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Sebok finds success in training southern W.Va. athletes

CHAPMANVILLE – Sammy Sebok is seeing the fruits of his labors after starting a business that allows him to train young southern West Virginia student-athletes regarding strength, conditioning, speed and nutrition.

Currently, Sebok has 20 clients who work out in his personal gym in his home at least three days per week and looks to add more to his roster from Lincoln County to Mingo County.

His business is called  “Iron Saints Athletic Systems.” The company offers what he calls, “training for athletes of all sports and ages to be stronger, faster, and more explosive.”

He said, “If they are willing to come here, I will take them,” he said on Friday from his gym where five of his clients were working out with resistance bands, free weights, vertical jump improvement training and on a variety of fitness machines.

A household name nationally in the sport of powerlifting, Sebok has an impressive resume that began as a high school football player at Sherman High and took him to the gridiron at Fairmont State.

Earlier this year, Sebok was inducted into the Natural Athlete Strength Association (NASA) Hall of Fame, he was named the “Overall Athlete of the Year/Lifetime Achievement Award” recipient at the organization’s annual banquet in Oklahoma City, Oklahoma.

Sebok’s best lifts overall include an 804-pound squat, a 622-pound bench press and a 663-pound deadlift.

Sebok is more than muscle, he wanted to clear up a misconception about what he provides his clients.

“The main misconception about me is that I’m a weight lifting coach,” Sebok said. “It’s about athletic performance. We look to make athletes stronger, faster, more agile and it doesn’t matter what the sport is. Your opponent is gravity.”

He added, “You can get stronger and not get faster. You have to know how to apply the use of the weights in order to get the athletic traits you desire to become a better athlete.”

Sebok said that thus far over the last 15 months, he’s primarily worked with football, basketball and baseball players and welcomes female athletes.

“I adapt my strategy to the athlete I am working with and what their goals are,” he said.

Lucas Lambert is a youth athlete who has a regimen that is different than the teenagers in the gym.

On this day, Brody Dalton, Cameron Allred, Kolton Goldie and Caden Dotson represent both Logan and Chapmanville athletes working within Sebok’s system.

Sebok said that female prep athletes in West Virginia are grossly undertrained.

“They are literally receive nothing in the way of formal training and are thrown into sports and even worse – gymnastics at a young age where they experience forces 9 or 10 times their body weight and often don’t have the strength to perform body weight exercises properly.”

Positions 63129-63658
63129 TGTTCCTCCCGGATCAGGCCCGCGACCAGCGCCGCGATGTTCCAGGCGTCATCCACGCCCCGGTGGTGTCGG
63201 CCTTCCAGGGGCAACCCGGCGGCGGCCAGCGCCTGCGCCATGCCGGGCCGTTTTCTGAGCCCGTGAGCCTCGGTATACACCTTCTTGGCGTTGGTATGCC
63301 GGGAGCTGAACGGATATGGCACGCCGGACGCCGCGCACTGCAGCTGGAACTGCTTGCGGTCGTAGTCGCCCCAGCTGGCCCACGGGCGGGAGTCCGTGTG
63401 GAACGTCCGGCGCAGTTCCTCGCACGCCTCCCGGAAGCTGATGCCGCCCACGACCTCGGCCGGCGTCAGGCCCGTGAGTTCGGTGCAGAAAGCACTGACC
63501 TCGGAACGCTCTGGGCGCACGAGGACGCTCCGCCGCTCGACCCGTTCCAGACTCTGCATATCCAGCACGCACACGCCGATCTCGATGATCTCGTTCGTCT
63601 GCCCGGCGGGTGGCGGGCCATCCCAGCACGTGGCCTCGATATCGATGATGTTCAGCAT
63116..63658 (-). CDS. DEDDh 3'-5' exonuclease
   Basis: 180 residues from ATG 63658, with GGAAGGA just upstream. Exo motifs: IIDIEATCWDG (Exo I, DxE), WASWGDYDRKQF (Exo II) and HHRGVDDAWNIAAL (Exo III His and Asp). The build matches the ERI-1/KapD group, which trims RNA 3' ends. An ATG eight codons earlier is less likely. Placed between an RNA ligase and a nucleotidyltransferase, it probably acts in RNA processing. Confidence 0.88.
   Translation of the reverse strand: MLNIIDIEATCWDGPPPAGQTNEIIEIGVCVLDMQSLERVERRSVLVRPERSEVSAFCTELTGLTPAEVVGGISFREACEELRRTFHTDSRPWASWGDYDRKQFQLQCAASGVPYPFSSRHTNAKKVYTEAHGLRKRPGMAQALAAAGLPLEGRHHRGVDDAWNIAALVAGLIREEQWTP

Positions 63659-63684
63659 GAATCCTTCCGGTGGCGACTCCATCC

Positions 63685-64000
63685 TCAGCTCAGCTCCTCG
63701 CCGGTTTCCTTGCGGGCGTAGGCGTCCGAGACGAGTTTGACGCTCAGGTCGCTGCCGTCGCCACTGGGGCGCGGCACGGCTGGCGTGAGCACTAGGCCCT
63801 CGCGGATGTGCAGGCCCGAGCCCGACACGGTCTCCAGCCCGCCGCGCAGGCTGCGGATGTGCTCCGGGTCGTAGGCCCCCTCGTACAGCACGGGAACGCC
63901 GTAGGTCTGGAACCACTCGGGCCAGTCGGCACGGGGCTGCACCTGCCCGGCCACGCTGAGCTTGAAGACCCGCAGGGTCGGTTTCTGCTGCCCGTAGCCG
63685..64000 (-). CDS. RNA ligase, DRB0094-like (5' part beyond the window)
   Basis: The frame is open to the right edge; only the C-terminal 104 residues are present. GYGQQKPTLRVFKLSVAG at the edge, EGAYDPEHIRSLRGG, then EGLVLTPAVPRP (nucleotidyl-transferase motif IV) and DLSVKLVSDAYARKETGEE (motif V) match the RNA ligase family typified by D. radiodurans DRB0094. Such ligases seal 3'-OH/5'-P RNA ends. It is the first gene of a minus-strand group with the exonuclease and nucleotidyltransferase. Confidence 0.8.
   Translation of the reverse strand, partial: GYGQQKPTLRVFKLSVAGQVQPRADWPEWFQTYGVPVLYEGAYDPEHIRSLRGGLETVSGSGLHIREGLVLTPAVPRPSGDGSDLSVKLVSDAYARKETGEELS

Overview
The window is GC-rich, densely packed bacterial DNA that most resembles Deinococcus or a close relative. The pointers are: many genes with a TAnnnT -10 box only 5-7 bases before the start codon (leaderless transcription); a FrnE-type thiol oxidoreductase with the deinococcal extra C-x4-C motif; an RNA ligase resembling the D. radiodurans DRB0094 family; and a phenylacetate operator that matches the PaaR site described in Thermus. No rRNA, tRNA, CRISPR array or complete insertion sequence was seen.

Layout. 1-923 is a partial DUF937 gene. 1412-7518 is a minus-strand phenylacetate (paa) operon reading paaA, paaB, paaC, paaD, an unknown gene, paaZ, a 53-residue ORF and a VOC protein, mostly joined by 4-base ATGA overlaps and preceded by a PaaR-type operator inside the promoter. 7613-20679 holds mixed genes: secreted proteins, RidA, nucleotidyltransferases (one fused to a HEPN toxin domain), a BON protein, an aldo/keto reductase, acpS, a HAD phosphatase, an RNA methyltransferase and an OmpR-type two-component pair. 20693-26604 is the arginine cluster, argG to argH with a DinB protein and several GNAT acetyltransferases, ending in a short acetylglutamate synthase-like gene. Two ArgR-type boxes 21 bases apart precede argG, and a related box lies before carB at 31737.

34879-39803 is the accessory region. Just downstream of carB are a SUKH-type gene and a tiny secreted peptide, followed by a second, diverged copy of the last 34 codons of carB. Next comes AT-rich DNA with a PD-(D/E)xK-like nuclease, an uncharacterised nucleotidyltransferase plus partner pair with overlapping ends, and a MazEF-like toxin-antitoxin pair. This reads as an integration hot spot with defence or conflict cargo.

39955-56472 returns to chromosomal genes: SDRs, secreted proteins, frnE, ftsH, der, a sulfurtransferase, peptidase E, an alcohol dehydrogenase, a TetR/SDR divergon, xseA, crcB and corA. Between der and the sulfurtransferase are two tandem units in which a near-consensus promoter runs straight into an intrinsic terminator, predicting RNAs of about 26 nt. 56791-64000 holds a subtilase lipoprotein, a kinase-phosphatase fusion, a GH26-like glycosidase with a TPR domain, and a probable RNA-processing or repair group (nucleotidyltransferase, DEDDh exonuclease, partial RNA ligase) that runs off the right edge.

For basketball players, Dalton was using a jump mat that measures hang time and vertical jump digitally that is accurate to within a tenth of an inch.

Bands, chains, free weights and machines are employed in Sebok’s system. The business owner teaches proper technique and advises on nutrition.

Sebok said that compared to the cost of hands-on personal training provided in larger cities, his services come at a fraction of the cost.

“I keep it reasonable for our families and I haven’t had any complaints,” he said.

Youth lifters work three days per week and teenagers workout four days per week providing they aren’t active in a sports season.

With a day job in the physical therapy realm, Sebok believes that it is the culmination of his experiences that give him a clear edge in the field.

“For the last 20 years I’ve been learning about fitness for my own personal use in powerlifting,” he said. “It applies to much more than that.”

Goldie has been with Sebok the longest of any of his clients at 15 months.

The Logan High running back and outside linebacker has put on 30 pounds of lean muscle and has dropped 8 tenths of a second off of his 40-yard dash, runs a 3-cone drill in under seven seconds and runs a 4.3 second shuttle drill.

Goldie, 16 has dropped baseball this year to focus on his favorite sport.

“I’d like to get to the next level of football and I’ve been playing since I was 4 or 5 years-old,” he said. “Even when I am outside playing with my siblings, I can feel that I’m more explosive and I know I’m stronger.”

Sebok added, “He is committed to the program and really It comes down to the commitment of the athlete. I can’t put in the work for them.”

Sebok can be reached through the company’s Facebook and Instagram pages.

Sebok is employed by Hillcrest Health Care Center in Danville as a physical therapy assistant. He and his wife Brittany make their home in Chapmanville.

Reporter Phil Perry can be reached at or at 304-307-2401.

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